India Inc, which posted a stellar rise in profitability in the third quarter defying the pandemic slowdown is likely to continue on the path in the coming years.
Corporate India today is leaner, fitter and poised to do better in the coming years as their operating leverage will be far greater on a reduced cost base, said Ruchir Sharma, Chief Global Strategist at Morgan Stanley Investment Management.
“Any top line growth you get will have a multiplicative effect as far as profits are concerned. I do feel more optimistic about the corporate profitability, as far as India is concerned or emerging markets in general,” said Sharma at the ET Awards 2020.
So what is driving India Inc profits?
With India’s daily new Covid-19 infections slowing and the vaccination drive gaining pace, analysts are betting on a stronger rebound in the economy and corporate profits in the months ahead..
The aggregate profit growth of BSE 500 companies has accelerated to nearly 46% on-year in the fiscal third quarter, hinting at broad-based recovery and not just in a select few big names. Along with a jump in profits, cost optimization has resulted in EBITDA growth.
This has led to major brokerages upgrading earnings estimates for FY21-23 for major firms.
Consensus now expects 14% growth in FY21 Nifty EPS against the earlier expectation of 5 per cent growth. FY22 and FY23 EPS estimates have been upgraded by 6 per cent since September 2020, led by metals, information technology, private banks, non-banking finance companies and autos.Credit Suisse analysts said in earnings review.
The pro-growth budget has seen strategists from Morgan Stanley to Jefferies Financial Group Inc. adding to their bullish views on cyclicals.
Materials have seen the biggest average earnings growth among sectors in the third quarter, boosted by JSW Steel’s profit and sales surge.
Strong loan growth at banks such as HDFC Bank saw most of them beat estimates, even as they continued to set aside more money for bad loans.
This year, “forward earnings will grow much faster than market appreciation, so the PE multiples will come off,” Neelkanth Mishra, India strategist at Credit Suisse, had earlier said. Earnings estimates will keep getting upgraded and “cyclical can still outperform the rest of the market,” he said.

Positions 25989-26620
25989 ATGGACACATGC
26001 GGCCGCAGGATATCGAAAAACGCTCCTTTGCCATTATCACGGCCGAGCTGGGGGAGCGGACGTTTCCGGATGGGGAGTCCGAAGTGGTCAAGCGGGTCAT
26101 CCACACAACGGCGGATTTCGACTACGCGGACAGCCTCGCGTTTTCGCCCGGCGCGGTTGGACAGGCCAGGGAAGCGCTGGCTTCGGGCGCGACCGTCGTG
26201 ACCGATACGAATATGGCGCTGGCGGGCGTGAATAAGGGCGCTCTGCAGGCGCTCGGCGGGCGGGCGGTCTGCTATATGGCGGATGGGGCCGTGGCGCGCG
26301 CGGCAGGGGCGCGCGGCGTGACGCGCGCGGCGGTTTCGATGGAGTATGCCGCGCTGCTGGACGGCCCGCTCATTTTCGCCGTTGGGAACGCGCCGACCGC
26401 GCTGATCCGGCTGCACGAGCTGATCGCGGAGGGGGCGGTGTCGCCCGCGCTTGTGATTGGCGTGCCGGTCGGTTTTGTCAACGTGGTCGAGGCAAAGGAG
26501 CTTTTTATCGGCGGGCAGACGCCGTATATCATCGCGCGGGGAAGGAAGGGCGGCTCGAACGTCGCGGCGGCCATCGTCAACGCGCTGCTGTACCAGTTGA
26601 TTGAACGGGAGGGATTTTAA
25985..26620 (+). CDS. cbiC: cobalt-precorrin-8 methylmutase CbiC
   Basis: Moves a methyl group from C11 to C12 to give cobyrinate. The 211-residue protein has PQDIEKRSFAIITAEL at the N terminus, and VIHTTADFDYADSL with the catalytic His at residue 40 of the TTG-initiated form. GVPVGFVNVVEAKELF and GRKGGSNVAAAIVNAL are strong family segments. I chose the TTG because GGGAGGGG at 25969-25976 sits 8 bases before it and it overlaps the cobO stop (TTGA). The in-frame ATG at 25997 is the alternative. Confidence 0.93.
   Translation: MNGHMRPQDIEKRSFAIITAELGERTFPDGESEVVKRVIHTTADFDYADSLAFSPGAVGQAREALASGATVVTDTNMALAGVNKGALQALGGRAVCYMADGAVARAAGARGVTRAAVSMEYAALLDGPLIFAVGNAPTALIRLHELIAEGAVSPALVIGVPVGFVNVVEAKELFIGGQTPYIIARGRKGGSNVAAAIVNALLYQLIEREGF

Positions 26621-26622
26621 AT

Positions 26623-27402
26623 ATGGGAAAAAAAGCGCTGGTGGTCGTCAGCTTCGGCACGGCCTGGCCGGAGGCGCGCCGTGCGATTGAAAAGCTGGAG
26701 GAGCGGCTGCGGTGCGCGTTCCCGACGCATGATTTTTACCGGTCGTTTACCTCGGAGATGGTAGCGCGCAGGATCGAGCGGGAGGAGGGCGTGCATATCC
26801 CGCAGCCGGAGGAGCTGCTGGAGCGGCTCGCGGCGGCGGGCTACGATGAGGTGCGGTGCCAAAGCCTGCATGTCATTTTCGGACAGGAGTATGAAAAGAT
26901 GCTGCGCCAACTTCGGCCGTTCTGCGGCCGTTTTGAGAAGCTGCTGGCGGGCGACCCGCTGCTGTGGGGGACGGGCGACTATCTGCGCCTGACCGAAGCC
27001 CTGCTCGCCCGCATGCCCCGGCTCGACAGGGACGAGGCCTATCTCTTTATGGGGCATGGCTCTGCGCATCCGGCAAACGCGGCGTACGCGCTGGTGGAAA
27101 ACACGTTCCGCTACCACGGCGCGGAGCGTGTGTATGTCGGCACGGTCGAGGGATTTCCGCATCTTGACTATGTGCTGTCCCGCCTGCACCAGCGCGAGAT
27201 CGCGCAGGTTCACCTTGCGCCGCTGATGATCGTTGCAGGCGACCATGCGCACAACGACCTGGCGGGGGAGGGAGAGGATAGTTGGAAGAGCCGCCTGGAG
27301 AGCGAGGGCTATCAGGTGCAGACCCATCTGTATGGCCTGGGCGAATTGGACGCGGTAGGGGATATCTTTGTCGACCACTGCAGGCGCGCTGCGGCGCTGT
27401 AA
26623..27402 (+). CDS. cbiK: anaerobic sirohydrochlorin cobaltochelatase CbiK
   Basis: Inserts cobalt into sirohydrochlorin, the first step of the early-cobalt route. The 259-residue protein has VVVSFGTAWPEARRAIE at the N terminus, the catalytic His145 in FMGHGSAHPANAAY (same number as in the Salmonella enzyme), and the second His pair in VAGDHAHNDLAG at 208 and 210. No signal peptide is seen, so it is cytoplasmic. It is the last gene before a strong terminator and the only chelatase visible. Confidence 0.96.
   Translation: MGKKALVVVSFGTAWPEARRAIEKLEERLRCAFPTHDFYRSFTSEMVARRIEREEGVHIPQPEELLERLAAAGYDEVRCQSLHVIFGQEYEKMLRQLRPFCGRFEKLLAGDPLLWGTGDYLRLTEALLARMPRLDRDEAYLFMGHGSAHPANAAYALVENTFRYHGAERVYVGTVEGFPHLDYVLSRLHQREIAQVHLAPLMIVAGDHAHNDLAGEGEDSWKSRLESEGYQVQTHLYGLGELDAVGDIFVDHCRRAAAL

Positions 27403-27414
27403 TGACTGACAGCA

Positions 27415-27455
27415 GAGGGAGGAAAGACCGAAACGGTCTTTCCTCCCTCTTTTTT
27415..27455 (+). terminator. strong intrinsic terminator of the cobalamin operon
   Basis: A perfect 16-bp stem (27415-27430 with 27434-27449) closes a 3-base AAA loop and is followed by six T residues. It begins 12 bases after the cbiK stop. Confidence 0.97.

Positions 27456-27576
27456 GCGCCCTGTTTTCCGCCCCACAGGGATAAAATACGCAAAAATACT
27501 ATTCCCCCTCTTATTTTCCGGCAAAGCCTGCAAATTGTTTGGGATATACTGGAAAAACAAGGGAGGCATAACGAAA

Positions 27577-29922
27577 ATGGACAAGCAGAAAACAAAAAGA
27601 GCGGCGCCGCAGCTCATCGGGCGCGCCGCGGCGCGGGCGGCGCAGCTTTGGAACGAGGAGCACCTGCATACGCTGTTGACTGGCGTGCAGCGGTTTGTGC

All top five technology companies beat earnings forecasts amid a global shift toward digital services during the pandemic.
Automakers made a comeback with top carmaker Maruti Suzuki India posting a 24% profit jump, thanks to recovering consumer demand.
Sun Pharmaceutical Industries and Cipla saw profits double as the health-care sector benefited from an uptick in prescriptions and doctor visits.
While banks did well, insurance firms and non-banking finance companies had a tougher time reviving net interest income, with SBI Life Insurance Co and Bajaj Finance missing estimates.
The years ahead
The contribution of India Inc’s profits to gross domestic product (GDP) is predicted to treble by FY23 from being the lowest in two decades in FY20. The long-term average of profit-to-GDP is about 4.4 per cent. This is based on the likely sharp recovery in corporate earnings for the next two financial years.
Aggregate consensus profit after tax of the top 360 stocks is expected to rise from Rs 4.6 trillion in FY20 to Rs 9.6 trillion (about 5 per cent of GDP) in FY23, at a CAGR of 27 per cent.A note by ICICI Securities
Most of the incremental profits will come from sectors banks followed by oil & gas and automobiles due to the normalisation of depressed earnings.
The sustainable trajectory of profit-to-GDP will depend on how the demand environment pans out, it said, adding aggregate demand will get a boost from a classical ‘countercyclical fiscal policy’ unveiled in the Union Budget 2022, with a focus on capital outlay, which has a higher multiplier effect (3.6x) on-demand and a longer impact (4-5 years). “Progressive reforms done in the recent past and in the Budget will create an enabling environment for growth,” it said. .
The narrowing of losses is also likely to boost the profit-to-GDP ratio of India Inc. Despite the pandemic, the cumulative loss of listed companies is forecast to fall this ear to 0.7%; it had ballooned to 1.8% of GDP in 2018. The drop is due to the reduction in losses in telecom, industrials and PSU banks.
Cut in corporate tax
The reduction in the base corporate tax rate to 22 per cent from 30 per cent will make the corporates more competitive globally and lead to improvement in profit-to GDP ratio.